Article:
Their webs shall not become garments, neither shall they cover themselves with their works: their works are works of iniquity, and the act of violence is in their hands.
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EXPOSITORY (ENGLISH BIBLE)Their webs shall not become garments.—See the same figure in Isaiah 30:1. The point of the comparison lies chiefly in the uselessness of the spider’s webs, but the second clause emphasises also the fact that the only purpose which the webs serve is one of mischief. They may catch flies, they cannot clothe men.
Isaiah 59:6. - Revelation 3:18.
The force of these words of the prophet is very obvious. He has been pouring out swift, indignant denunciation on the evil-doers in Israel; and, says he, ‘they hatch cockatrice’s eggs and spin spiders’ webs,’ pointing, as I suppose, to the patient perseverance, worthy of a better cause, which bad men will exercise in working out their plans. Then with a flash of bitter irony, led on by his imagination to say more than he had meant, he adds this scathing parenthesis, as if he said, ‘Yes, they spin spiders’ webs, elaborate toil and creeping contrivance, and what comes of it all! The flimsy foul thing is swept away by God’s besom sooner or later. A web indeed! but they will never make a garment out of it. It looks like cloth, but it is useless.’ That is the old lesson that all sin is profitless and comes to nothing.
I venture to connect with that strongly figurative declaration of the essential futility of godless living, our second text, in which Jesus uses a similar figure to express one aspect of His gifts to the believing soul. He is ready to clothe it, so that ‘being clothed, it will not be found naked.’
I. Sin clothes no man even here.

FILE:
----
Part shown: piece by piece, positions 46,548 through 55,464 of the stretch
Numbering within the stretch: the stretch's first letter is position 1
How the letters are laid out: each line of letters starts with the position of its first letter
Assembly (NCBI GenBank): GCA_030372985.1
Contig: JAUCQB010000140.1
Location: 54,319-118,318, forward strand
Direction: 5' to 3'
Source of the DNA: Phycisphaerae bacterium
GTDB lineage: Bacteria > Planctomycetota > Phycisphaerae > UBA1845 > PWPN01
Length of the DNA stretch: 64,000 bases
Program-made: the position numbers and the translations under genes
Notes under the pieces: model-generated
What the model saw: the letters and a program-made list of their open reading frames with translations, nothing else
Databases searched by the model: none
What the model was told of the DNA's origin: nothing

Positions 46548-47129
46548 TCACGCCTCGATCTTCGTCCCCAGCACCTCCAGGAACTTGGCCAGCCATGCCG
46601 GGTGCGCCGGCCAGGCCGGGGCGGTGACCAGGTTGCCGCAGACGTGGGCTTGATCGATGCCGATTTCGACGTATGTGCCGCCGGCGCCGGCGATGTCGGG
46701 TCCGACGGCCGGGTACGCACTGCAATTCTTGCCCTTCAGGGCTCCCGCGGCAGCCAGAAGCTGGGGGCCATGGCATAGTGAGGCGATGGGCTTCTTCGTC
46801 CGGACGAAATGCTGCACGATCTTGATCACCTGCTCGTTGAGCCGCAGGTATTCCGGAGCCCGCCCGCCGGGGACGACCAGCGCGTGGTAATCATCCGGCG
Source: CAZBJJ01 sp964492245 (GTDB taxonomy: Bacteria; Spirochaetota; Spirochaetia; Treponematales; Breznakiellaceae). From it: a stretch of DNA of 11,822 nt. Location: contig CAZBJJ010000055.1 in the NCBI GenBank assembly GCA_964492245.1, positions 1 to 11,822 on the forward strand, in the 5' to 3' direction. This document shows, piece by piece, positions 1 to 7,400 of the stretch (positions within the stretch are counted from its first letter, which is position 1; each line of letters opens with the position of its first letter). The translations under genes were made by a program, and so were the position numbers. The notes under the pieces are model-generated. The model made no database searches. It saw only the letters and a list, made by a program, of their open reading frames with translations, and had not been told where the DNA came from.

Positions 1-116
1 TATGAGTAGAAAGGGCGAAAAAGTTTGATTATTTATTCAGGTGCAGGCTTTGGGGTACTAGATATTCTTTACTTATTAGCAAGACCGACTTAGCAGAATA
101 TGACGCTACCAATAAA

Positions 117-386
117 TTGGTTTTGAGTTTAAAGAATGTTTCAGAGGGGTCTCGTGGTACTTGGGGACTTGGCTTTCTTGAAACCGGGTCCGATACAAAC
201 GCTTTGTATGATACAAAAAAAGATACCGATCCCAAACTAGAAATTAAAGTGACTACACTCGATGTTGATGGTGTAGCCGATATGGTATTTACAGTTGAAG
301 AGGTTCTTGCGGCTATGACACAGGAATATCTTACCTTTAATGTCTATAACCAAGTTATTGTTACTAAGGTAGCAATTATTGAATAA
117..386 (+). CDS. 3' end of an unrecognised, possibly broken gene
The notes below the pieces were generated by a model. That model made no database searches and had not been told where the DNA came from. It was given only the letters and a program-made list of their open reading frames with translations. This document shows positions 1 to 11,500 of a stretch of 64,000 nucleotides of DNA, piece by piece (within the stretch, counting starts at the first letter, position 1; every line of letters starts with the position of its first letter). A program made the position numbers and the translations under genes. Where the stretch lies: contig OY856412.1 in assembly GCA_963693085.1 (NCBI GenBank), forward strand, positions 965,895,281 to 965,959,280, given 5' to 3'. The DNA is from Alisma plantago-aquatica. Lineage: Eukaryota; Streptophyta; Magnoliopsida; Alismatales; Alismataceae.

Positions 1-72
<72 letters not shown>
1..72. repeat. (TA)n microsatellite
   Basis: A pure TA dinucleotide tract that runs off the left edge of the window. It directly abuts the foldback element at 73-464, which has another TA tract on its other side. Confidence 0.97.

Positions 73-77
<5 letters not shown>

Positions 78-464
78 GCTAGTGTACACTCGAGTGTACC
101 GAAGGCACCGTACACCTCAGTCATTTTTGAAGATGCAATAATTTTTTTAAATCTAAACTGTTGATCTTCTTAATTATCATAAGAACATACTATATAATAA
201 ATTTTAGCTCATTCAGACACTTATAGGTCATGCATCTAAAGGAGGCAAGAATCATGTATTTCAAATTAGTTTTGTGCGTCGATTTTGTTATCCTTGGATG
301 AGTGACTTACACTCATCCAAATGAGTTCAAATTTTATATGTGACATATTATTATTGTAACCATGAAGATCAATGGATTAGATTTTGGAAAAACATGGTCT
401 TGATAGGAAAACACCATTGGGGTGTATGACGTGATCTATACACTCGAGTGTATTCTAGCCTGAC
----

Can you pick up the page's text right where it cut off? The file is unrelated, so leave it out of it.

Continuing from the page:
Notice in passing what a hint there is of the toil and trouble that men are so willing to take in a wrong course. Hatching and spinning both suggest protracted, sedulous labour. And then the issue of it all is- nothing.
Take the plainest illustrations of this truth first-the breach of common laws of morality, the indulgence, for instance, in dissipation. A man gets a certain coarse delight out of it, but what does he get besides? A weakened body, a tyrannous craving, ruined prospects, oftenest poverty and shame, the loss of self-respect and love; of moral excellences, of tastes for what is better. He is not a beast, and he cannot live for pure animalism without injuring himself.
Then take actual breaches of human laws. How seldom these ‘pay,’ even in the lowest sense. Thieves are always poor. The same experience of futility dogs all coarse and palpable breaches of morality. It is always true that ‘He that breaketh a hedge, a serpent shall bite him.’
The reasons are not far to seek. This is, on the whole, God’s world, a world of retribution. Things are, on the whole, on the side of goodness. God is in the world, and that is an element not to be left out in the calculation. Society is on the side of goodness to a large extent. The constitution of a man’s own soul, which God made, works in the same direction. Young men who are trembling on the verge of youthful yieldings to passion, are tempted to fancy that they can sow sin and not reap suffering or harm. Would that they settled it in their thoughts that he who fires a fuse must expect an explosion!
But the same rule applies to every godless form of life. Take our Manchester temptation, money or success in business. Take ambition. Take culture, literary fame. Take love and friendship. What do they all come to, if godless? I do not point to the many failures, but suppose success: would that make you a happy man? If you won what you wanted, would it be enough? What ‘garments’ for your conscience, for your sense of sin, for your infinite longings would success in any godless course provide? You would have what you wanted, and what would it bring with it? Cares and troubles and swift satiety, and not seldom incapacity to enjoy what you had won with so much toil. If you gained the prize, you would find clinging to it something that you did not bargain for, and that took most of the dazzle away from it.